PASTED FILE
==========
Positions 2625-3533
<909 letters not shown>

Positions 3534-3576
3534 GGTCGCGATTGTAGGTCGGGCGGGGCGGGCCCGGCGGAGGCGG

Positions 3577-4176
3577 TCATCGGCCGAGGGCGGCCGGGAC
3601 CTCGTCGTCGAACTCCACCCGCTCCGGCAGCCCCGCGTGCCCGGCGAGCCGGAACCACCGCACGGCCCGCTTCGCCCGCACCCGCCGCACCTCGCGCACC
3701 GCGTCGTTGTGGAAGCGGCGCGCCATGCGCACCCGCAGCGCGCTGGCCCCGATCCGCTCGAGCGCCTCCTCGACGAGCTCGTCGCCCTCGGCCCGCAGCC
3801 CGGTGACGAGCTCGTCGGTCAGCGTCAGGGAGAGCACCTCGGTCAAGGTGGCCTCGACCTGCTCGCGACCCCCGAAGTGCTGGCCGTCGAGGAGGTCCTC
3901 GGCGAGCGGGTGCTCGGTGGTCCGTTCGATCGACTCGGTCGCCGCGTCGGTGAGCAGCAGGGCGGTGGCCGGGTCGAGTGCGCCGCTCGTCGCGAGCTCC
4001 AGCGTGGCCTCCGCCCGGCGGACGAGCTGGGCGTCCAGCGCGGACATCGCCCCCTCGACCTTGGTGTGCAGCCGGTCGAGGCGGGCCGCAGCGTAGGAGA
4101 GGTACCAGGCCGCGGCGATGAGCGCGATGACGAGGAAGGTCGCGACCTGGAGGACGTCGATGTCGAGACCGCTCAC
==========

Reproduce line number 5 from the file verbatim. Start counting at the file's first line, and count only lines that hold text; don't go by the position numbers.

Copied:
Positions 3577-4176